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Dawkins vs. Dyson

  1. Sep 18, 2007 #1
    I ran across this interesting "friendly" exchange between these two titans of modern biology arguing over whether the natural selection happens WITHIN the species (Dawkins) or among groups (Dyson). I'm in no position to be the arbitrator, but I would love to hear some opinions from the people who know a great deal about biology. Whose side would you take?

    http://www.edge.org/documents/life/life_index.html#dd


    Thanks,

    Pavel
     
  2. jcsd
  3. Sep 18, 2007 #2
    Group selection is fundamentally flawed in at least two (maybe even three) ways. It counteracts itself (when GS tries to explain someone, it will be countered by natural selection later), one can apply reductio ad absurdum (why not species or family?) to it and it fails to make sense on a genetic level (why select for sacrifice for someone who do not share your genes or is able to perform reciprocal altruism?). I can expand on the argument in a few hours when I have more time if you wish.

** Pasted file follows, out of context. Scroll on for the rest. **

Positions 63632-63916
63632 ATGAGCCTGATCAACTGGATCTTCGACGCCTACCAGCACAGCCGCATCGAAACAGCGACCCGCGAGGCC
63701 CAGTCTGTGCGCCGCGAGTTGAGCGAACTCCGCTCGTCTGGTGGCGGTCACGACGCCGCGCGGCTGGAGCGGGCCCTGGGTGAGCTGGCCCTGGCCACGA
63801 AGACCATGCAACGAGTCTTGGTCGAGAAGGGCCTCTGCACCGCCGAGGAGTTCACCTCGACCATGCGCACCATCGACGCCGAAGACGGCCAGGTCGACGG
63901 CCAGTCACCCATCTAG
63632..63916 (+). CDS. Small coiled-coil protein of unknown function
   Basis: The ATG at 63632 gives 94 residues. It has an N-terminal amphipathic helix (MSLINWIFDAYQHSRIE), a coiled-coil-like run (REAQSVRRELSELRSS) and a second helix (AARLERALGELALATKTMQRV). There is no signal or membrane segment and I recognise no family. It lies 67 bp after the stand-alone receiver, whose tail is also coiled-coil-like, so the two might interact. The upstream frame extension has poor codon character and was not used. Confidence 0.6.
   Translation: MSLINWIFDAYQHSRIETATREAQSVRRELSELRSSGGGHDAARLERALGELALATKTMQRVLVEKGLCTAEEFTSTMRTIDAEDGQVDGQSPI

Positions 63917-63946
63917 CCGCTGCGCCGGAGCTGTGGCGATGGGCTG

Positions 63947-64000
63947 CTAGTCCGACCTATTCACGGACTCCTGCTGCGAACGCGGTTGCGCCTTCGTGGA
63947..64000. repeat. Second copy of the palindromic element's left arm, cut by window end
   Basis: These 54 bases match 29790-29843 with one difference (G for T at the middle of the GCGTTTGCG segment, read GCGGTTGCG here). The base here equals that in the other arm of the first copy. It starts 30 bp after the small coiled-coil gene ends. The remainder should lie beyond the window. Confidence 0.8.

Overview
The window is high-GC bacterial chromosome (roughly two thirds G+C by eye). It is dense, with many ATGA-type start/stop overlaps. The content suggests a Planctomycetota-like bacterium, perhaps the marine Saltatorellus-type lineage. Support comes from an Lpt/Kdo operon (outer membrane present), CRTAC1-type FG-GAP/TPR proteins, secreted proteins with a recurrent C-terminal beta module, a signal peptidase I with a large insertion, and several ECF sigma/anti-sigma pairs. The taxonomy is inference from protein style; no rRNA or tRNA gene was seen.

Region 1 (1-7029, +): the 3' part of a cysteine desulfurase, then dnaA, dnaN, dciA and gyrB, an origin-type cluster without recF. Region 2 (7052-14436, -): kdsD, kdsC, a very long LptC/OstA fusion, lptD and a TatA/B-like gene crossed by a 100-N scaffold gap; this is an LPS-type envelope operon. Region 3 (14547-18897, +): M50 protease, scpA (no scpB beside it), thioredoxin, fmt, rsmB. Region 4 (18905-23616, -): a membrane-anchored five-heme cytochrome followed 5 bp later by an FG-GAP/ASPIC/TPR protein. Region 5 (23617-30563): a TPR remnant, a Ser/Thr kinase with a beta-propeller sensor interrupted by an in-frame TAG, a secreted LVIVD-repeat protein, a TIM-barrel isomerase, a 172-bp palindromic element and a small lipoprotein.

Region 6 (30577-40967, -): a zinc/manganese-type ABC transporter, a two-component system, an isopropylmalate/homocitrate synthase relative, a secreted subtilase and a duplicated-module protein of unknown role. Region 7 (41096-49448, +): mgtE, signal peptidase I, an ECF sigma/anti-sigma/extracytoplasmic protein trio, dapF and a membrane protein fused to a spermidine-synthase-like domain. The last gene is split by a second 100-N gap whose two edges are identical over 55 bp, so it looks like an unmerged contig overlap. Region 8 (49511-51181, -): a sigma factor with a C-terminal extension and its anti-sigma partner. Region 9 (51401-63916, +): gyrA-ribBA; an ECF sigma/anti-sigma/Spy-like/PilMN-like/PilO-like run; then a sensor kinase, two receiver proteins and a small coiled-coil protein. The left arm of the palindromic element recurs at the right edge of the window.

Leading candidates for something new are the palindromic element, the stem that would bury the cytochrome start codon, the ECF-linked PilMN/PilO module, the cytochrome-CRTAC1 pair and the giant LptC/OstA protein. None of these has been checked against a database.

Even if group selection took place, individual (or gene) selection operates on a much faster time period. Frankly, after reviewing the arguments, I find that altruism, aggression and whatever else data group selection is suppose to explain is better explained by a genetic view rather than a group view.

    To my knowledge, gene selection is mainstream rather than group selection.

    http://ib.berkeley.edu/courses/ib160/past_papers/beroukhim.html
    http://www.simonyi.ox.ac.uk/dawkins...s/Work/Articles/1994burying_the_vehicle.shtml
     
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